My First Financial Mentor is a Welder



It was the peak of winter during February last year, I was with my Korean pal having a session of soju when we saw the newsflash in the television…Greece is in a big mess due to sovereign debt.

My Korean friend prefer to eat simple meals at home
Chasal hajima!(it means “don’t kill yourself” in Korean)”, I jokingly blurted. He had invested heavily in German stocks during that time and I’m quite sure that the entire European Union are affected. He just laughed and say that this is what he is waiting for and explained about the opportunity he saw in this crisis.

This is our typical bonding nights. Our discussions are often about KOSPI, DAX (German Index), Philippine stocks, Chinese policy and etc. We both share the common love of making money through investments. I first met this extraordinary guy in my company where he works as a welder.

Though a blue-collar worker, I’m very surprised by his financial know-hows which he started sharing with me since 2008. He learned about investments during his short stint in Woori Bank as a clerk. Though his temporary position was not renewed, his passion for money-making grew and he started reading books and blogs about personal finances. He teaches me about how not investing is a way to lose money because of the inflation rate which I just ignored before. His investment potfolio consists of bancassurance, exchange traded funds or ETF, German and Korean Stocks and time deposit. I feel ashamed when I first learned about these because he is younger than me and works in a 3D job(dirty, dangerous and difficult) while I work as a design engineer in the same company and my finances are in deep shit(sorry for the word but I can’t find the right adjective).

The following are the things that I've learned from him:

1. Everyone start from scratch.
He said that he also started with huge debt and jobless but this doesn’t prevent him from dreaming big and acting to reach his goal.

2. Education is the key to wealth.
He loves reading books and very passionate about learning (this is one of the common strength of a Korean….I wish all Filipino students are like that as well). Even with scarcity of money, everyone can learn for free if one wants to seek knowledge.

3. Be frugal and save money.
He believes that joy can be derived from simple and inexpensive things (and sometimes free). Sometimes I get criticized by him whenever I became too extravagant.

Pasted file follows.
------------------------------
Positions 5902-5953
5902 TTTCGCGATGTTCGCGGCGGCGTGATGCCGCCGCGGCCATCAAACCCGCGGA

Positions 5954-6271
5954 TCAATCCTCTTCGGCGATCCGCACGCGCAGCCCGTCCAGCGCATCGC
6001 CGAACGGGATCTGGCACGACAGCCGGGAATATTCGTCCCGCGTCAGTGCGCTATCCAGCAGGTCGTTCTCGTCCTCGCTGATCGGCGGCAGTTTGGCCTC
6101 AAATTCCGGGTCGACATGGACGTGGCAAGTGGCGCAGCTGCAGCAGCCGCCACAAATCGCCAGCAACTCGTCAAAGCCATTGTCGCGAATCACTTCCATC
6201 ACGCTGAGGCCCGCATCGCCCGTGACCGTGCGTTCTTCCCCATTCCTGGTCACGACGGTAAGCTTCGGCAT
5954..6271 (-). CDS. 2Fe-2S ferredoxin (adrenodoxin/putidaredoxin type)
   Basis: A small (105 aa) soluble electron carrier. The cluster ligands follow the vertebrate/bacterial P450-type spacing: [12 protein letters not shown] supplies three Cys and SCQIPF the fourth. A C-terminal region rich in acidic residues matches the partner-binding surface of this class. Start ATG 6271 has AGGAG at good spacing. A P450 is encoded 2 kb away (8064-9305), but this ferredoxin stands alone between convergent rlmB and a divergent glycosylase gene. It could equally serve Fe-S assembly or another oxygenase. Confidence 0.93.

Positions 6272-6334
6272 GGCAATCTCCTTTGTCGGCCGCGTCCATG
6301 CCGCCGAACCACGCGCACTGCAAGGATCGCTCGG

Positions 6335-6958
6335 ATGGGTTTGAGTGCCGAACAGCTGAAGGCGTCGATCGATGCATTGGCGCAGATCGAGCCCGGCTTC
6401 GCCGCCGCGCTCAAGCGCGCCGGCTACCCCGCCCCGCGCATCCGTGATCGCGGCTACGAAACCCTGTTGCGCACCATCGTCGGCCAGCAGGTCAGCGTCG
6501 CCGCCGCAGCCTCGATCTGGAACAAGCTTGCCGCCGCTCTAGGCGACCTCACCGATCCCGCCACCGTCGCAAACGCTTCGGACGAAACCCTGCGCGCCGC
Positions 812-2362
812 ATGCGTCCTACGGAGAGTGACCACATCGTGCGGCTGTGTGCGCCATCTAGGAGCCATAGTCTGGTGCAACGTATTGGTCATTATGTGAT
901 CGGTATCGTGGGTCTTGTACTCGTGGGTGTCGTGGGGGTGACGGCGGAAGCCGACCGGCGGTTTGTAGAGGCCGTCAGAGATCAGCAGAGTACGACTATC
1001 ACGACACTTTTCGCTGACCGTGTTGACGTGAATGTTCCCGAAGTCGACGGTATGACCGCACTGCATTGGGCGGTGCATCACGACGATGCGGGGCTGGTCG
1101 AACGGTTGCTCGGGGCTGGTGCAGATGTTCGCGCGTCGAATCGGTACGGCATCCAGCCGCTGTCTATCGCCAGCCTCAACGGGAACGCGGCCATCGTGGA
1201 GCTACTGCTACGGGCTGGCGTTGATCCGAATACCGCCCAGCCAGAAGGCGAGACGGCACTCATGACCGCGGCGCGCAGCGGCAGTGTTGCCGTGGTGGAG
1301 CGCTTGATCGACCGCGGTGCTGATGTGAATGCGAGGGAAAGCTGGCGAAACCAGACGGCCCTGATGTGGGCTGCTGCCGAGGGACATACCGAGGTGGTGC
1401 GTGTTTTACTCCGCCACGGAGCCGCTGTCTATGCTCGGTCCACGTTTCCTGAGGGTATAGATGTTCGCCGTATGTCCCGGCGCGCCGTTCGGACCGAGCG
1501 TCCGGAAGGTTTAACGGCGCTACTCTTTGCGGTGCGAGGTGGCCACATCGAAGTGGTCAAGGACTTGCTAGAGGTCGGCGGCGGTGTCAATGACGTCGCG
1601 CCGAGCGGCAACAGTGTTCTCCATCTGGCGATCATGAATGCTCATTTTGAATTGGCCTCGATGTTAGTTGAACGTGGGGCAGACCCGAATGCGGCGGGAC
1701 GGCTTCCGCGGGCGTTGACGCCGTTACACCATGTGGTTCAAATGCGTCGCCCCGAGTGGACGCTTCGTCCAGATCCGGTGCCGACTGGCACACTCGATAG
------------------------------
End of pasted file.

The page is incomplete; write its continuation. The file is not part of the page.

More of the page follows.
4. Invest even with a little amount and do it consistently.
He told me a proverb that says “small stones can build churches and tall buildings”. The same holds true for wealth-building. No matter how small, it will grow big overtime.

5. Invest wisely and rationally.
He always research about the companies and he often ignore some market dips which often times are baseless.
Seung while checking stocks in my pc. 

6. Be positive.
“Brother, smile!”. This is his regular words to me. He said that positive aura begets money since when you are happy you feel less needy.

7. Opportunities co-exist with crisis.
This is my most important learnings from him. He encourage me to invest in Philippine stocks in 2009 which I get a juicy profit. He always keeps separate cash which he calls as “crisis reserve fund”. He profit from the panic in Korean market during the sinking of Chonan submarine after North Korea assaulted it, the Middle East and Aftrican Revolution, and he also bought some Japanese ETF after the tsunami incident. He saw the potential in all those calamities and profit from it handsomely.

8. Think long term. 
He believes that even stocks which were bought at expensive price currently can be relatively cheap as the company grow in the future. Some of his stocks were bought 5 years ago and appreciated greatly now but he still keep it.

All of these became an eye-opener to me of the possibilities in creating wealth. He encourage me to invest in Korean stocks as well but I said that I will focus first my investment in the Philippines. In that way I can help our country at the same time. He responded with "Itaas mo!" as we toast our soju glasses. ("Itaas mo" is the only Filipino words that he learned from me in return for his mentoring).

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